Undervolting allows attacks on Intel's secure enclaves

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Researchers at the University of Birmingham have identified a weakness in Intel’s processors: by undervolting the CPU, Intel’s secure enclave technology becomes vulnerable to attack.

Modern processors are being pushed to perform faster than ever before – and with this comes increases in heat and power consumption. To manage this, many chip manufacturers allow frequency and voltage to be adjusted as and when needed – known as ‘undervolting’ or ‘overvolting’. This is done through privileged software interfaces, such as a “model-specific register” in Intel Core processors.

A team of researchers from the University of Birmingham’s School of Computer Science along with researchers from imec-DistriNet (KU Leuven) and Graz University of Technology have been investigating how these interfaces can be exploited in Intel Core processors to undermine the system’s security in a project called Plundervolt.

New results, released today and accepted to IEEE Security & Privacy 2020, show how the team was able to corrupt the integrity of Intel SGX on Intel Core processors by controlling the voltage when executing enclave computations – a method used to shield sensitive computations for example from malware. This means that even Intel SGX's memory encryption and authentication technology cannot protect against Plundervolt.

Intel have already responded to the security threat by supplying a microcode update to mitigate Plundervolt.

David Oswald, Senior Lecturer in Computer Security at the University of Birmingham, says: “To our knowledge, the weakness we’ve uncovered will only affect the security of SGX enclaves. Intel responded swiftly to the threat and users can protect their SGX enclaves by downloading Intel’s update.”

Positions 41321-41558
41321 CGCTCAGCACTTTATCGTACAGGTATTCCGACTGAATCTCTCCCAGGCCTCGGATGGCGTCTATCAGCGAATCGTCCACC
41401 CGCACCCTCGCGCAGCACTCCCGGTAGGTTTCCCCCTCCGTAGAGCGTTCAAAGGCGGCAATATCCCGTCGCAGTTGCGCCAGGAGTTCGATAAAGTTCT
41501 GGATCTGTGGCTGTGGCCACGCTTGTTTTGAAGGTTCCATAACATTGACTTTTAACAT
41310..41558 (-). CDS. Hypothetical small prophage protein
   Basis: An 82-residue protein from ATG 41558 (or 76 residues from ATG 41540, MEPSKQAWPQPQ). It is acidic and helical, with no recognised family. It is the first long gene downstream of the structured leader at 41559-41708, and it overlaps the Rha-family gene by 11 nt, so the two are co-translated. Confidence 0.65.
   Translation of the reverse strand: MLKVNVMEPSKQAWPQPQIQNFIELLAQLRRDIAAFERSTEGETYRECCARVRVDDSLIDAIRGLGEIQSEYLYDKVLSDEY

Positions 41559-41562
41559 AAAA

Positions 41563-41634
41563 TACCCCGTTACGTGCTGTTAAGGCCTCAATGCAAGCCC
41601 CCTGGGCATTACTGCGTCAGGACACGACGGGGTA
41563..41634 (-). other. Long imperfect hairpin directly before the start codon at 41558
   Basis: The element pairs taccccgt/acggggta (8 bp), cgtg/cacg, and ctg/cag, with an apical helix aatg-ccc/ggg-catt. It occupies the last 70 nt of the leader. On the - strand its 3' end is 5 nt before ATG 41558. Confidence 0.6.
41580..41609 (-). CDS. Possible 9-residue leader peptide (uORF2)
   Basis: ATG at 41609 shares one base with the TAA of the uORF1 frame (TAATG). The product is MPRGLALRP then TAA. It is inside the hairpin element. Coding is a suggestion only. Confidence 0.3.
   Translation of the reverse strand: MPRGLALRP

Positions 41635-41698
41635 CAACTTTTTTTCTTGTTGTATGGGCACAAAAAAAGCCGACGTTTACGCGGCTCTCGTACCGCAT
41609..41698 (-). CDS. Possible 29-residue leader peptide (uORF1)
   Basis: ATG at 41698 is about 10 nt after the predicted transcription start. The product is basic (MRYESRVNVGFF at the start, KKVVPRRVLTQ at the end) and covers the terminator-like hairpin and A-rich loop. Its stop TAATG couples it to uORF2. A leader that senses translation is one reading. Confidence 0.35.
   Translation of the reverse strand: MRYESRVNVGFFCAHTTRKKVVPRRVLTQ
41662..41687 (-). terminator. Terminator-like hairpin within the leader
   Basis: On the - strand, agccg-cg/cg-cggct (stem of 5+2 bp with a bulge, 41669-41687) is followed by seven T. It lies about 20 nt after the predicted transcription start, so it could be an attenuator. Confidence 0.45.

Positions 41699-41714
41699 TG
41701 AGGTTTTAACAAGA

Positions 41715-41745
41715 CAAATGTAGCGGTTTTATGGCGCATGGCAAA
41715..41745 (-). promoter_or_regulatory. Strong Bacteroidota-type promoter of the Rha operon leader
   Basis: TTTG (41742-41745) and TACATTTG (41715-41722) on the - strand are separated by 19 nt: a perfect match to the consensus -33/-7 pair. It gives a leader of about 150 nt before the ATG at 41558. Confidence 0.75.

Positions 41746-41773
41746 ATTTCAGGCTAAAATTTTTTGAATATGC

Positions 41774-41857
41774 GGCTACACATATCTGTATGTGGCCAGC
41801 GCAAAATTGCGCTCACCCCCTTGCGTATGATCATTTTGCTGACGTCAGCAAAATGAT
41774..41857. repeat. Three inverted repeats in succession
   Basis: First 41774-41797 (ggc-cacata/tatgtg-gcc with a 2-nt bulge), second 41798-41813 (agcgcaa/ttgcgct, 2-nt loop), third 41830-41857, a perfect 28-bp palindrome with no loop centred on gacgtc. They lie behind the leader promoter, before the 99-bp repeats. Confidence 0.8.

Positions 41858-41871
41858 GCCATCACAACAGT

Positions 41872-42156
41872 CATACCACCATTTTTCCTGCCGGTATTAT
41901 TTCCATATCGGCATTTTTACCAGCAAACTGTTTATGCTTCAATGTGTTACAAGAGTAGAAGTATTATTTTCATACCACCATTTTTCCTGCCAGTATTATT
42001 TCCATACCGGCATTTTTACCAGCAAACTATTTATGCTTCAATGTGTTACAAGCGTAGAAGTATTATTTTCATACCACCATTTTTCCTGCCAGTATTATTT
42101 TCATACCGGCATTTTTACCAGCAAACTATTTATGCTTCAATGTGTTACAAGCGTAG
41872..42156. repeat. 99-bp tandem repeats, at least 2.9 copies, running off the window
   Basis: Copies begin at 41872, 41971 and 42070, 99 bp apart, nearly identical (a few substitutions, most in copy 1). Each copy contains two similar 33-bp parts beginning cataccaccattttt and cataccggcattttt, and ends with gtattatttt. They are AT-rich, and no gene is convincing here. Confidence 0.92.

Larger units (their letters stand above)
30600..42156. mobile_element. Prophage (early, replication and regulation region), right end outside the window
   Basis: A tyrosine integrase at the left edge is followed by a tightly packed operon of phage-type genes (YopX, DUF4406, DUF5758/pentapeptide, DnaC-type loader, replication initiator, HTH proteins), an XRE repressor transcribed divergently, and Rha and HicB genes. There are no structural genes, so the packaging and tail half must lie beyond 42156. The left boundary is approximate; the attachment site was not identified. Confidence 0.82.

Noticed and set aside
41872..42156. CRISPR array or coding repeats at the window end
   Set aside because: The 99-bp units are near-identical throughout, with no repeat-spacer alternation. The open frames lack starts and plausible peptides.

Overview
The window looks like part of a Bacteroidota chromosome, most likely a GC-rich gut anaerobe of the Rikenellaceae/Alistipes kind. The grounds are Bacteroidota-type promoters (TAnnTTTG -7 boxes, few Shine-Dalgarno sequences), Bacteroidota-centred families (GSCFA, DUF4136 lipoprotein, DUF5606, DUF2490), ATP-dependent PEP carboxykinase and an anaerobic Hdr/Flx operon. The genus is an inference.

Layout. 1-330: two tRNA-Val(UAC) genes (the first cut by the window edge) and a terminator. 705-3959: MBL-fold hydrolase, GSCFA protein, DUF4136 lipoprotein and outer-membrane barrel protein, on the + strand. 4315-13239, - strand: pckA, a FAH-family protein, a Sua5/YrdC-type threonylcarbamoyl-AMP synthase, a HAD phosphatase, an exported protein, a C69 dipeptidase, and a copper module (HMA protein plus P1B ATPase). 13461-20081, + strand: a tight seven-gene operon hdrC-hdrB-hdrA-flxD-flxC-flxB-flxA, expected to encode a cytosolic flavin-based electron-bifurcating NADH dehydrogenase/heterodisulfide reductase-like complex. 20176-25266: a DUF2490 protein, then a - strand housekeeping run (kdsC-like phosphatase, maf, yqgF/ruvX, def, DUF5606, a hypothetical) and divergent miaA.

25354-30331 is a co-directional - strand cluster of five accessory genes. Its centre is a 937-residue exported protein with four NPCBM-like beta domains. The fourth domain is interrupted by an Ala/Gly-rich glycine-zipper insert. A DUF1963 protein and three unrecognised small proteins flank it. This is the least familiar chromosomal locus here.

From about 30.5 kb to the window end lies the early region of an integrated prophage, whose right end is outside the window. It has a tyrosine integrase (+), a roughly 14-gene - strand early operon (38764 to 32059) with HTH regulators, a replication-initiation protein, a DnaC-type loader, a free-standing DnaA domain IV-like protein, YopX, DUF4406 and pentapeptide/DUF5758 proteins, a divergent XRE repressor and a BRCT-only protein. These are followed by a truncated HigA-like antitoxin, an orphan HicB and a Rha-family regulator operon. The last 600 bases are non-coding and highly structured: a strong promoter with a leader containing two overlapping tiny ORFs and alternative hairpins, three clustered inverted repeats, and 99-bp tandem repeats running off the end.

The work was funded by the Engineering and Physical Sciences Research Council (EPSRC) and by the European Union’s Horizon 2020 Research and Innovation Programme.

Notes to editors:

  • For media enquiries please contact Beck Lockwood, Press Office, University of Birmingham, tel 0121 414 2772.
  • Plundervolt was discovered by the following researchers: Kit Murdock, David Oswald, Flavio D Garcia (The University of Birmingham). Jo Van Bulck, Frank Piessens (imec-DistriNet, KU Leuven). Daniel Gruss (Graz University of Technology)
  • Murdock et al. (2019). ‘Plundervolt: Software-based Fault Injection Attacks against Intel SGX’ is published online and will appear at IEEE S&P 2020. A copy of the paper is available on request.
  • The University of Birmingham is ranked amongst the world’s top 100 institutions. Its work brings people from across the world to Birmingham, including researchers, teachers and more than 6,500 international students from over 150 countries.
  • KU Leuven is Europe’s most innovative university (Reuters) and ranks 48th in the world (Times Higher Education). Scientists at KU Leuven conduct basic and applied research in a comprehensive range of disciplines. The University welcomes more than 50,000 students from over 140 countries.
  • For over 200 years, Graz University of Technology has built up an impressive record of achievements in teaching and research. Some 13,400 students and 3,500 staff continue to carry forward its power of innovation and vision into the future.